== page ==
I've also found that a lot of songs are recorded up or down a half step from where they can be played along with using open fingerings. It's nice to be able to play along with them without having to use a capo or retune the guitar. Below are some fingerings for major chords. Be mindful of where the roots of the chords are (in bold below) when you're playing them, and how they relate to the other fingerings. Once you get those fingerings down it's not that difficult to work minors, 7ths, etc. into your chord vocabulary (that's where the open D fingering becomes really useful as a barre chord).

C (x-3-2-0-1-0) = (x-3-5-5-5-3) = (8-10-10-11-8-8)
D (x-0-0-2-3-2) = (x-5-4-2-3-2) = (x-5-7-7-7-5) = (10-12-12-11-10-10)
E (0-2-2-1-0-0 = (x-7-6-4-5-4) = (x-7-9-9-9-7)
F (1-3-3-2-1-1) = (x-8-7-5-6-5) = (x-8-10-10-10-8)
G (3-2-0-0-0-3) = (3-5-5-4-3-3) = (x-10-9-7-8-7) = (x-10-12-12-12-10)
A (x-0-2-2-2-0) = (5-7-7-6-5-5) = (x-12-11-9-10-9)
B (x-2-4-4-4-2) = (7-9-9-8-7-7) = (x-14-13-11-12-11)

Once you start to feel comfortable with those fingerings, try playing some of the songs you already know, but play them in different positions on the neck, avoiding open chords as much as you can. It will sound funny at first, but eventually you'll get a feeling for how the different chord voicings sound, and which ones work best in which situations, and that will open up a bunch of other expressive options for you down the road. Best of luck!
posted by Balonious Assault at 5:53 PM on January 24, 2010 [3 favorites]


Practice.
posted by CharlesV42 at 7:33 PM on January 24, 2010


C (x-3-2-0-1-0) = (x-3-5-5-5-3) = (8-10-10-11-8-8)

Dangit, I checked them twice and still screwed one up. That last C fingering should be (8-10-10-9-8-8)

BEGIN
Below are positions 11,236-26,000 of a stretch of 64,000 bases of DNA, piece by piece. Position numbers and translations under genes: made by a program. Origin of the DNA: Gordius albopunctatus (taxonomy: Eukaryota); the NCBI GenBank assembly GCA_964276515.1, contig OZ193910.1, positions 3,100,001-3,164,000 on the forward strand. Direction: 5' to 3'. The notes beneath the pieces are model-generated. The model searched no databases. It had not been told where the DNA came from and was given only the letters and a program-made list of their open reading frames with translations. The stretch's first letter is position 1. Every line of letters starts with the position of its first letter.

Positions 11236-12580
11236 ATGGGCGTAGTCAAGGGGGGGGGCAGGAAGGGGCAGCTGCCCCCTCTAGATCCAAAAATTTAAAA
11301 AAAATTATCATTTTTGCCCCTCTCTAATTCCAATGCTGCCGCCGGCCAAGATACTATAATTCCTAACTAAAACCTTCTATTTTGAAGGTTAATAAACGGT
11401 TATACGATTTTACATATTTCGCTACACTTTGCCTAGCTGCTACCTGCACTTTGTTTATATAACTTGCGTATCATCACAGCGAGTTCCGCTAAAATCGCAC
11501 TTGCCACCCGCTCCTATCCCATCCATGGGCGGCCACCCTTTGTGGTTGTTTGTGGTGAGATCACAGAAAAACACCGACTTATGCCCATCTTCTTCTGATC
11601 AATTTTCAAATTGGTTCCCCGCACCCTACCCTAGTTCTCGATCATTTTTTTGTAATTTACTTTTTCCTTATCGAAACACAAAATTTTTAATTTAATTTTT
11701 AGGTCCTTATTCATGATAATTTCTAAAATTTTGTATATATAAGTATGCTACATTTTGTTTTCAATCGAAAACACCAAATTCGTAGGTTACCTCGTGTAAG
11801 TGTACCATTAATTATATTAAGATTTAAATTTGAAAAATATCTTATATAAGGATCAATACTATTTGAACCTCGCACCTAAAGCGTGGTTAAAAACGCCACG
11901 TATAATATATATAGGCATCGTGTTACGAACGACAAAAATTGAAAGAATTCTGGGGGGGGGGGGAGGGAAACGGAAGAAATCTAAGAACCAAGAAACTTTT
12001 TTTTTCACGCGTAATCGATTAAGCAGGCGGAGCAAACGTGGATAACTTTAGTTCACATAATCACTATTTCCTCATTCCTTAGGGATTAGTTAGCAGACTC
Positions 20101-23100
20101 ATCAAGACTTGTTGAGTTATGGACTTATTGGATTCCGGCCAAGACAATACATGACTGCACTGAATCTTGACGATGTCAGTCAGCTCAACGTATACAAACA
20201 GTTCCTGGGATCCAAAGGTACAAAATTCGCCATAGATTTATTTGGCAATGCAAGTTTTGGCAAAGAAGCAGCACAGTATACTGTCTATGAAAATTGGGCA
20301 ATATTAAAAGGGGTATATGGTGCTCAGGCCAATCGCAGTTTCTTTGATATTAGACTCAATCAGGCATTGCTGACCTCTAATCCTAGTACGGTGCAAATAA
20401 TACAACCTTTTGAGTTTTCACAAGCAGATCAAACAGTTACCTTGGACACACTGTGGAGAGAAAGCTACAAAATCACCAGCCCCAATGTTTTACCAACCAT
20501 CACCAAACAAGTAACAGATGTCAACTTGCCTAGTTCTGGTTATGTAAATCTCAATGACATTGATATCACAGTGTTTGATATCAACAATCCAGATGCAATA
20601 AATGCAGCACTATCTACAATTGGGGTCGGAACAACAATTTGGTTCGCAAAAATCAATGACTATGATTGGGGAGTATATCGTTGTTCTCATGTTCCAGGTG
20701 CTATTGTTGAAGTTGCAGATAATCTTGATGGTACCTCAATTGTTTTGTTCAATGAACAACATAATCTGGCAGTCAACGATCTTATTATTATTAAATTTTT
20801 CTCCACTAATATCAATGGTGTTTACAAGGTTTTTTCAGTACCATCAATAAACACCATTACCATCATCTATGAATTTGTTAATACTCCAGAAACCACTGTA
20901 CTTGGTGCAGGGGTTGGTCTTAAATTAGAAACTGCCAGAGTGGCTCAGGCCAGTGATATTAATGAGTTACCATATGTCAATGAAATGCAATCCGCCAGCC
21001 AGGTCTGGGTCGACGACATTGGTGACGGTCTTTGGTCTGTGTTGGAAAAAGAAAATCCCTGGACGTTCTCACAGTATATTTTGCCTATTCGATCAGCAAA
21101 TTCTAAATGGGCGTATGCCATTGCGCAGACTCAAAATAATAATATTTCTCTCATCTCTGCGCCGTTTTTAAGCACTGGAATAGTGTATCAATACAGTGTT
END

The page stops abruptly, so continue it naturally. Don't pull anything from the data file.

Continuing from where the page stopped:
posted by Balonious Assault at 7:40 PM on January 24, 2010


This answer that I gave to a previous question may be helpful.
posted by tdismukes at 2:17 PM on January 25, 2010


I'd like to chime in with the folks who recommended that you look into lessons. I've been taking lessons for a couple of months after years of looking up tabs and chords. Even though we get go over a lot of music theory, ear and rhythm training is something very difficult to pick up from books or dvds. I don't have perfect pitch or rhythm, but being able to focus on these aspects of my training has really helped me in learning the guitar and my appreciation for music.
posted by onich at 12:44 PM on February 1, 2010


I've really enjoyed the song lessons by David Hodge on Guitar Noise. He teaches songs but each lesson also includes new techniques or ideas with each one to make it a learning experience. If your musical tastes match his then I think this would help.
posted by doctord at 7:25 AM on June 10, 2010